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6 Responses to “Are We Very Shrewd? (Part 4)”

  1. Mike says:

    I agree Mike that it we should be able to measure, “…whether crime rates, out of wedlock birthrates, or divorce rates are declining in the community. They can measure whether business people are practicing conscientious capitalism or if churches are assisting in raising reading levels in local schools.”

    The question is how do you measure the church’s part in those needles moving? So many factors could be affecting those measurements how can you determine what part the church is playing?

    Also, where I live many churches are working to change some of the issues you listed. They partnered and began work in earnest just as the economy tanked. They really focused on families about to get evicted with real results, yet we know that those evictions went up. What then?

    Finally, how do you measure your specific church’s faithfulness in a larger community? I agree we have to figure out a way to measure this stuff but to what level? How often? Do you have any examples of how churches elsewhere are doing their measuring in a way that is helpful to keep them mission focused and encouraged?

  2. Glenn says:

    Mike, thanks for this excellent series. I just have one thought. In many ways, millions of Christians are “embedded” in existing institutions, companies, corporations, small businesses, etc. In this way, my guess is that many, if not most, are working hard to make a difference within their spheres of influence. This vast effort is somewhat silent, not very flashy. A particular church does not “sponsor” the work of these Christians. There might not be any faith institution organizing or funding their work. But it would be hard for me to imagine if all these people weren’t helping society flourish. I would be interested in your thoughts.

  3. Mike Metzger says:

    To Mike and Glenn:

    A church ought to be able to ask its parishioners, “Are we assisting you in an way, shape, or form when it comes to translating your faith in your workplace?” Socrates said generalities are the refuge of weak mind. The church too often thanks and vague generalities rather than asking specifics regarding whether is it is proving to be of assistance.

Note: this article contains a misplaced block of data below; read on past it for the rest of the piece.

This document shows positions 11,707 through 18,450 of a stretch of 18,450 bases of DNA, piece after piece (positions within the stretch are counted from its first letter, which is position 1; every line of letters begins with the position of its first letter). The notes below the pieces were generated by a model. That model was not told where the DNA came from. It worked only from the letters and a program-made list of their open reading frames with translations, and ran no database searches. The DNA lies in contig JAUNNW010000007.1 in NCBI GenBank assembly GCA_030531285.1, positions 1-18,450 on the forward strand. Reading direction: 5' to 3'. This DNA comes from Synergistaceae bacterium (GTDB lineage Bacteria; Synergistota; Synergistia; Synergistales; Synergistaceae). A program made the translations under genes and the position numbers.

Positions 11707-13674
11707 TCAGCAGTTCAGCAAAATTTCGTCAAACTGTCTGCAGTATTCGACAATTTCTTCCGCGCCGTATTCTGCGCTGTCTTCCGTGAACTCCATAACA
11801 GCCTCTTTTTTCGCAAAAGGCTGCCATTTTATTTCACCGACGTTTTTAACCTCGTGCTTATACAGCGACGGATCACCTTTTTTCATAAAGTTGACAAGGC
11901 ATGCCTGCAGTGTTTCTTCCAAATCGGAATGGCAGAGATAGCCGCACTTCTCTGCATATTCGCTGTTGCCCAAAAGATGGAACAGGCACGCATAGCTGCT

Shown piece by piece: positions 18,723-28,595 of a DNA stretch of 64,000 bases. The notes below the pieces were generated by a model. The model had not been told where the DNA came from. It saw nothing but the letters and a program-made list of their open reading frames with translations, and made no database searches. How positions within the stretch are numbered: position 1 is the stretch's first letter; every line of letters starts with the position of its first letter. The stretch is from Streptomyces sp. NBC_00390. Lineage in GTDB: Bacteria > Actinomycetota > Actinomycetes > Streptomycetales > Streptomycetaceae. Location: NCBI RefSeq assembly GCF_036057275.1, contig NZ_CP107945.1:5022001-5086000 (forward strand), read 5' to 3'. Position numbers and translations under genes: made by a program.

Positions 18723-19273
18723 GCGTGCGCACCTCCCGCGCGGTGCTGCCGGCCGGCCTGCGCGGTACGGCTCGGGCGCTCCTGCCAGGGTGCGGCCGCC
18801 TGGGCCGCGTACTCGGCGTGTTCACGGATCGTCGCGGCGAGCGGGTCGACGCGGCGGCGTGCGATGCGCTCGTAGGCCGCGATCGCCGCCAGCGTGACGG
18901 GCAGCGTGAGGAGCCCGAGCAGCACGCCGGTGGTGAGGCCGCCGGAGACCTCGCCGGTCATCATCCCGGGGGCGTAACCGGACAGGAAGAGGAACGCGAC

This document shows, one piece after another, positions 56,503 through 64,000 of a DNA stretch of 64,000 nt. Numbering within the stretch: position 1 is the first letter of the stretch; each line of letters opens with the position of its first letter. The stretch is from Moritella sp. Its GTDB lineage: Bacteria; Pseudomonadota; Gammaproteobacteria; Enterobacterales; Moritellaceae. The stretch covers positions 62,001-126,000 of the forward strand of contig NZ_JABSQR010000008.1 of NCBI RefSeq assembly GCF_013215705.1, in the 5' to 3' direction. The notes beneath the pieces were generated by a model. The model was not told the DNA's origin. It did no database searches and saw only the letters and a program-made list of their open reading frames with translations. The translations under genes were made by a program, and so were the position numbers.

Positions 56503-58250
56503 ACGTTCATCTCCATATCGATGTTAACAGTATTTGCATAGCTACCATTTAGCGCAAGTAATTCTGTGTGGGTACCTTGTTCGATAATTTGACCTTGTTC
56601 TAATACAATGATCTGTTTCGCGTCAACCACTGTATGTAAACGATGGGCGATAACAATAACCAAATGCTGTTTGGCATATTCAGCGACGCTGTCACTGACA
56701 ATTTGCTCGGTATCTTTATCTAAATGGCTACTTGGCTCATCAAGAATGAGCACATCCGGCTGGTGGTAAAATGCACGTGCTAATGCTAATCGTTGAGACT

As for Glenn’s comment, I agree that there are millions of Christians quietly going about their work in marvelous ways. The church does not “sponsor” them, but how often do you see a businessperson commissioned by their church? How often do you hear businesspeople present their challenges in the workplace to their worship community, asking it pray and perhaps offer suggestions?

    Finally, the question I am asking in this series is: are we shrewd, especially when it comes to what is required to change the world? Randall Collins describes culture-changing movements as requiring dense, overlapping networks of leaders – not simply isolated individuals here and there doing their best. Being faithful matters of course. But we have to be more shrewd than that, if we are intent in altering the trajectory of today’s culture.

  4. Gerard says:

    Is it fair to say that seeking the good of Babylon was not the purpose of the captivity but God’s instructions for how to past the time?

    The purpose of the captivity was for those who served strange gods in God’s land to learn to serve God in a strange land.

    Perhaps the argument could be made that the best way to measure if the church is serving God is to measure the human-flourishing of its community.

    And since in a Christian culture we turned from serving God, perhaps it is in a non-Christian culture that we will learn to serve Him again.

  5. Mike Metzger says:

    Gerard:

    God’s instructions were not for simply passing the time. The Lord has bigger to fry that that. Seeking the flourishing of others is how we love God and others – the Great Commandment. Your second paragraph gets closer to the truth (I had to read a few times to “get it!”). Your third paragraph is good – yes, we measure human flourishing. Your last paragraph probably would benefit from a bit of editing. There is no such thing as a “Christian” culture. But yes, in the wider world we probably learn better how to serve others. Thanks for asking.

  6. Carl Creasman says:

    Again, Mike, you have brought a strong word to the church. Until we get this mindset into our hearts, the church will continue to decline in its impact.

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